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SF Democratic Party to reconsider voter guide statement opposing school board recall

San Francisco’s Democratic County Central Committee will reconsider its statement in opposition to the recall of three school board members in the wake of a lawsuit filed last week seeking to block the party’s paid statement from appearing in the official voter’s guidebook.

The suit alleges that the party didn’t follow its own endorsement procedure properly and thus has not officially taken a position opposing the recall, rendering the statements against the recall “false and misleading.” Party leaders say they will reopen the endorsement conversation, but time is running out before a late-December ballot deadline. 

The SF Standard obtained a draft of a resolution set to be brought forward at the party’s Dec. 22 meeting which states that “no position has been taken” by the SF DCCC on the February recall election.

The current statement was drafted this fall by the SF DCCC executive board. It followed a resolution passed in May by the local Democratic Party condemning state and local recalls on the grounds that they are usually Republican-funded efforts that waste taxpayer money, particularly when they take place in regular election years.

But not everyone in the SF DCCC agrees that the party’s May resolution dictates its stance on the school board question. 

Autumn Looijen, a founding member of the school board recall campaign who filed the suit, said her goal is for the party to abide by its formal process for endorsing ballot measures, even if that means reaffirming its opposition to the recall of three board members. 

“I hope they look and say, ‘We made a mistake,’” she said.

SF DCCC Executive Committee Chair Honey Mahogany said she thinks the committee followed proper procedure the first time, but that she is willing to reopen the discussion. 

“We may be adjusting our statements,” Mahogany said. “It’s an active conversation.”

Recall supporters say the three school board members—Alison Collins, Gabriela López, and Faauuga Moliga—should be removed after focusing too much on politics and not enough on school issues, like how to safely reopen campuses during the COVID-19 pandemic. Collins, who has been under fire for a series of Tweets her critics say were racist, took to social media on Wednesday to claim she’s been a target of a coordinated misinformation campaign.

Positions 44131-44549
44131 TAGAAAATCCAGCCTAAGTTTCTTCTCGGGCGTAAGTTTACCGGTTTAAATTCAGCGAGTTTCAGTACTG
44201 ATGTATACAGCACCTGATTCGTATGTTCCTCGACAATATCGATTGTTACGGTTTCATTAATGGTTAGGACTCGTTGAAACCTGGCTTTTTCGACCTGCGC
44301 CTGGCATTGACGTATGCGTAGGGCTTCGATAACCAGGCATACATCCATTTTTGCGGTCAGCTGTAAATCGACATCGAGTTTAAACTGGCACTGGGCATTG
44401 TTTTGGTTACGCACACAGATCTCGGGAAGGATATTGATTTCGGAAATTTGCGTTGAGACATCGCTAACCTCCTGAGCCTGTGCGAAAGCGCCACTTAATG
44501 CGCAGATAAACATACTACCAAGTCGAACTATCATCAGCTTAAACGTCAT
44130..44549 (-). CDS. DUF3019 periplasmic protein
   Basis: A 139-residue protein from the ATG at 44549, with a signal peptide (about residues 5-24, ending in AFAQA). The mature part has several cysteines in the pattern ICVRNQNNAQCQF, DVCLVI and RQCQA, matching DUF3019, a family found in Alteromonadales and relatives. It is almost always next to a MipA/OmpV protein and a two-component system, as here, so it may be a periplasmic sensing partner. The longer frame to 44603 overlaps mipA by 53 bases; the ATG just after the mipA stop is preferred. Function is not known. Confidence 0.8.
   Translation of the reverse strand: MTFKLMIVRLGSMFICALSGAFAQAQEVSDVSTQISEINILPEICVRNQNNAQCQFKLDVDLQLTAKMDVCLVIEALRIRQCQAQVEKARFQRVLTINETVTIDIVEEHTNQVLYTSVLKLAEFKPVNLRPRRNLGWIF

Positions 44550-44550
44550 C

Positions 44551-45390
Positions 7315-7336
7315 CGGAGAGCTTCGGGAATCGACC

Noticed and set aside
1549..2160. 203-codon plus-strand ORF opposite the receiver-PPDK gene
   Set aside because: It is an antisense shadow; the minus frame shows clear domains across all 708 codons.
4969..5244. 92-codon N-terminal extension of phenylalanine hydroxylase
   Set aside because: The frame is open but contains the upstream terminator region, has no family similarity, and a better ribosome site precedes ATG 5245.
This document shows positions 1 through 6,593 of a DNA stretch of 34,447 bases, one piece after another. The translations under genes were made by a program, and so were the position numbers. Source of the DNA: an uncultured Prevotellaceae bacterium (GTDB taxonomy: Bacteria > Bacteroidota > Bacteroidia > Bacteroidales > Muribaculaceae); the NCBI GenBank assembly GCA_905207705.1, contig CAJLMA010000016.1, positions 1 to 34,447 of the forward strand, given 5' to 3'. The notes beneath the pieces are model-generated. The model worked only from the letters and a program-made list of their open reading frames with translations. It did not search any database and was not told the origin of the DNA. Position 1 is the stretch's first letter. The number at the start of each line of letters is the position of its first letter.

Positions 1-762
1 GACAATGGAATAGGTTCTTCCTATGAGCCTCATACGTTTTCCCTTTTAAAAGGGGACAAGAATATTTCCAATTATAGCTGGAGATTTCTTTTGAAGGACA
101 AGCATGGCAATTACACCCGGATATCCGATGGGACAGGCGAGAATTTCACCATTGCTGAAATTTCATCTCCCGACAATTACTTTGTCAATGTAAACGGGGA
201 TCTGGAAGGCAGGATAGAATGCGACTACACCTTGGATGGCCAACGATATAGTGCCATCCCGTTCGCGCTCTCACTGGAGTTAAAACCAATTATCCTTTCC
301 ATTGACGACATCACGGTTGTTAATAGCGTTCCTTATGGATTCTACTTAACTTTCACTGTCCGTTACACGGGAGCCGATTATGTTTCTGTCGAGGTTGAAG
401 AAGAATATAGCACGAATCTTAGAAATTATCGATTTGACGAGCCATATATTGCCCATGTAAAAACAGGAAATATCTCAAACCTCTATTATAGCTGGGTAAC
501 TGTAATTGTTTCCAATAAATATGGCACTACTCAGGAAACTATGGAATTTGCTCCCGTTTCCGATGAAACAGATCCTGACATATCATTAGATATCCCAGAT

The Democratic Party’s paid statement is titled “SF Democratic Party Says: VOTE NO on the Recall,” and says that the recall efforts “are a Republican strategy to overturn fair democratic elections” and “are a waste of money especially when the regular election is just months away!” 

The three statements are set to appear on the official Voter Information Pamphlet books, which are prepared by the Department of Elections and will be sent out to the voters before the early voting starts, likely the second week of January. The price tag for the three paid arguments was about $1,500. 

The party can still change or withdraw its submitted statement. But John Arntz, the Director of the Department of Elections, said the lawsuit presents a possible timing threat as the printing deadline of the Voter Information Pamphlet approaches.

“The key date is December 23,” Arntz said. “We have to have the final decision from the court by that, so on December 24 we will have the final product to the printer.”

The City Attorney’s Office, which will be the legal representative for the election department, confirmed with the SF Standard that they are working on the case. 

“We have reviewed the writ, and we will work closely with our Department of Elections to ensure that this matter is handled in a timely manner,” City Attorney David Chiu wrote in an email to the SF Standard.

In the same Voter Information Pamphlet, but on the other side, are Mayor London Breed, State Senator Scott Wiener, and the San Francisco Republican Party, all of whom submitted paid statements supporting the recall.

In Breed’s statement, she said the school board’s priorities “have often been severely misplaced, undermining the education and the mental health of our students.” The price of each of her statements is $630.